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Old December 6th, 2012, 06:28 AM   #3 (permalink)
Speed Daemon
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Sorry I can't answer any of the questions directly, except for #4.

One thing to get out of the way for those of us who live in the US: Tribune Media Services dominates the electronic program guide industry in the US. Coincidentally, I've never found a FOSS TV EPG in the US. The bottom line is that you're not going to find an easy way to make a PC into a full-featured DVR for free. If you're a cable subscriber (required to get HBO, and thus HBO Go) you might as well use their DVR unless you have a TiVo with a lifetime subscription (like me) and are willing to fight your cable company tooth and nail to get them to do what they must do by law.

I carry a Hauppauge 950Q TV tuner that works with some hotel cable systems, and can record OTA TV programming if I'm close enough to the transmitter. It only works on one channel at a time, but it's better than nothing. The MPEG-2 program stream file that the included software puts out can be streamed or converted to something like H.264 to save disk space. It's useless with most home cable systems because cable carriers don't give anything away any more.

A few months ago I bought a Roku XD to supplement my TiVo, and to use while on the road. Although the price was right (it was on sale), I found little else to recommend the Roku. It's Wi-Fi-only, which puts you at the mercy of the unlicensed airwaves for streaming video, which is a gamble at best. It has a micro-SD card slot, which you'd think would be ideal for stream buffering. The Roku only uses it for holding games, which I have no interest in. The remote is simple, but lacks all but the most basic functions. For a TiVo user it's not good enough for handling video. But it's tiny enough to chuck in a briefcase and go.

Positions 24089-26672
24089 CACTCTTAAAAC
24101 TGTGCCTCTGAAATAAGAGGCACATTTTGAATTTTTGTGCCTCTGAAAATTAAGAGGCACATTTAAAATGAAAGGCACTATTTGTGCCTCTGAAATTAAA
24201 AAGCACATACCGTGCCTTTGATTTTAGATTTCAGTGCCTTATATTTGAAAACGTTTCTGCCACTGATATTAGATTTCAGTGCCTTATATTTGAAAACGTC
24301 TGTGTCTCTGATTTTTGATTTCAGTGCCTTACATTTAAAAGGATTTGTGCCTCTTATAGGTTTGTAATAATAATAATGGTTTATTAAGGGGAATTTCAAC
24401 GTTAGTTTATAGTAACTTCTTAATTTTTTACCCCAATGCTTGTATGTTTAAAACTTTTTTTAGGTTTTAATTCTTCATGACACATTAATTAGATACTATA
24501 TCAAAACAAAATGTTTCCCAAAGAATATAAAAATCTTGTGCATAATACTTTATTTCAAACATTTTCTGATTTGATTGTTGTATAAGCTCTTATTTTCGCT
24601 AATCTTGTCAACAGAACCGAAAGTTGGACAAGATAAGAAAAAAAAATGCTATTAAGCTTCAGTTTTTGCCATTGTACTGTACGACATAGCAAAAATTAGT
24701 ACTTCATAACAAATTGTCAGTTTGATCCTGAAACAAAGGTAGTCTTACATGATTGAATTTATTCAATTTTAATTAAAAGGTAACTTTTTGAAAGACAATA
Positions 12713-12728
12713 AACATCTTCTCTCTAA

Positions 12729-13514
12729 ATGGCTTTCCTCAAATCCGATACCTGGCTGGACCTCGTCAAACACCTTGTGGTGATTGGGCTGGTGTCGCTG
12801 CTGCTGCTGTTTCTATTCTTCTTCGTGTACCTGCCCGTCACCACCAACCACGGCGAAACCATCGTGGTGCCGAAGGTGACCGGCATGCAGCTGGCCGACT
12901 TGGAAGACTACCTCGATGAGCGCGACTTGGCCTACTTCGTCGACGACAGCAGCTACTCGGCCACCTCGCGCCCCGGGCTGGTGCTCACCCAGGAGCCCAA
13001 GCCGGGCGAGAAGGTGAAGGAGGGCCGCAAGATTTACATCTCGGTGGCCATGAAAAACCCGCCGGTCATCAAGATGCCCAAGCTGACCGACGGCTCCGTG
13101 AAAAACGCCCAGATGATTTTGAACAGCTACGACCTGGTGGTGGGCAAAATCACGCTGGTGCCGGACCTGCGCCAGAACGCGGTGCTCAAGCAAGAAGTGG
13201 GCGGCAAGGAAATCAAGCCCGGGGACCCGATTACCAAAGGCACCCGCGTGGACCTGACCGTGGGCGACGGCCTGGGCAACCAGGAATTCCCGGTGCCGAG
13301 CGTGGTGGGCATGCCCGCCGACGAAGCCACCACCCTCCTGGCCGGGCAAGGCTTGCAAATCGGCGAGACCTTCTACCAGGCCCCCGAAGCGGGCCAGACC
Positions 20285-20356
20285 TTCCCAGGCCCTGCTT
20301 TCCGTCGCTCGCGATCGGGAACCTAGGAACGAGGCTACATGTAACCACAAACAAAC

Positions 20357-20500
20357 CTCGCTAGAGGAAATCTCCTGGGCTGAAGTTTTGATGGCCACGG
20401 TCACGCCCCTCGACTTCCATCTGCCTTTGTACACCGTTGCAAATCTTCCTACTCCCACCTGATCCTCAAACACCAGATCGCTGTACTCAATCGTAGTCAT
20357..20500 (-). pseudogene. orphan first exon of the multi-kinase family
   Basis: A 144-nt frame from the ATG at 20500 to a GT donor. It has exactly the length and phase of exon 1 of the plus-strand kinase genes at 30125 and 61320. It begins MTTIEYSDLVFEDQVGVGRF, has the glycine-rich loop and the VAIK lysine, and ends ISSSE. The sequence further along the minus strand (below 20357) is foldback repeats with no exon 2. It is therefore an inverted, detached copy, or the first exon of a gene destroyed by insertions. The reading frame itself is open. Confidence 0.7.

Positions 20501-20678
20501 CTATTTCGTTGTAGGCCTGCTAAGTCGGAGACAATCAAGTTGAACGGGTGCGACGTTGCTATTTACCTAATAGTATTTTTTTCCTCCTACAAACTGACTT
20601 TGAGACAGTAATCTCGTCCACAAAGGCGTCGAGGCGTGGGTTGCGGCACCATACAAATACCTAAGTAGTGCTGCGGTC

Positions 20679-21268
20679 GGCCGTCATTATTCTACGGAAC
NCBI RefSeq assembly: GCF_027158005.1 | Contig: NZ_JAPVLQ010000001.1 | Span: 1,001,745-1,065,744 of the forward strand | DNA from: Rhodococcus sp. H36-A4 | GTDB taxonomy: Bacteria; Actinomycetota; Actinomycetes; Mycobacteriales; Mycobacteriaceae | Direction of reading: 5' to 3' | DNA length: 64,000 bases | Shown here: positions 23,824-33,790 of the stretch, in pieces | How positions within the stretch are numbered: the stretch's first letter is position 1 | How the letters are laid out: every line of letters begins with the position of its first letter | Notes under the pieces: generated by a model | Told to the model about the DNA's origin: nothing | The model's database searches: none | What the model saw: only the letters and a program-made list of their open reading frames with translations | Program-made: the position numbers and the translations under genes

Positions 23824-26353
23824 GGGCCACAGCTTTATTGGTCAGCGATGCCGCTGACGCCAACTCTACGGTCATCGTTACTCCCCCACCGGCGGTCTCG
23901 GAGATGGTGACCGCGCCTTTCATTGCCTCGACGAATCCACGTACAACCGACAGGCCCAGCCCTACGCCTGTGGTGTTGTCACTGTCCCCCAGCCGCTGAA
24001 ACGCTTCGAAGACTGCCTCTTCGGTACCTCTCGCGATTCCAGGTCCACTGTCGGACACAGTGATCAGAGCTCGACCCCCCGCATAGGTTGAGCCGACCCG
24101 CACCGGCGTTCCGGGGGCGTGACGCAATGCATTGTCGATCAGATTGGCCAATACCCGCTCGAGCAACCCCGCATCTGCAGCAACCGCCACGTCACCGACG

Last month I picked up a Netgear NeoTV MAX for not much more than the Roku, and was surprised to find out that the Netgear product uses the same tiny case that the Roku does. But it comes with a real Ethernet port and a full function remote with a slick QWERTY keyboard on the flipside. And the SD card on the Netgear product is used to buffer video!

I use the DLNA service that's an "included option" for OpenSUSE that uses a simple text file for configuration, is easy to set up and "just works" once it's set up. It works with my TV and the Roku and Netgear boxes. I've tried to get Windows 7 to do DLNA with no joy. There are 3rd party programs for Windows that might actually work.

I really should cancel my monthly Netflix service because I'm not a big movie fan, and the TV shows on Netflix are at least a season old. Hulu Plus OTOH only offers the most recent TV episodes (in HD), which is almost as bad. Amazon charges a couple bucks per episode (you have to buy them), but at least has the missing episodes when you need them. (Amazon is on my TiVo; I don't know of any other home theater appliance that supports it.)

If you're happy with basic cable TV shows, watch them in (or near) real time, and want to lose your cable company then Hulu Plus is what you want. If you are into movies and never, ever watch what's on TV then Netflix is your product. If you're an Amazon Prime customer...you're an Amazon Prime customer and might as well use the free stuff it offers.

That's about all I know on the subject.
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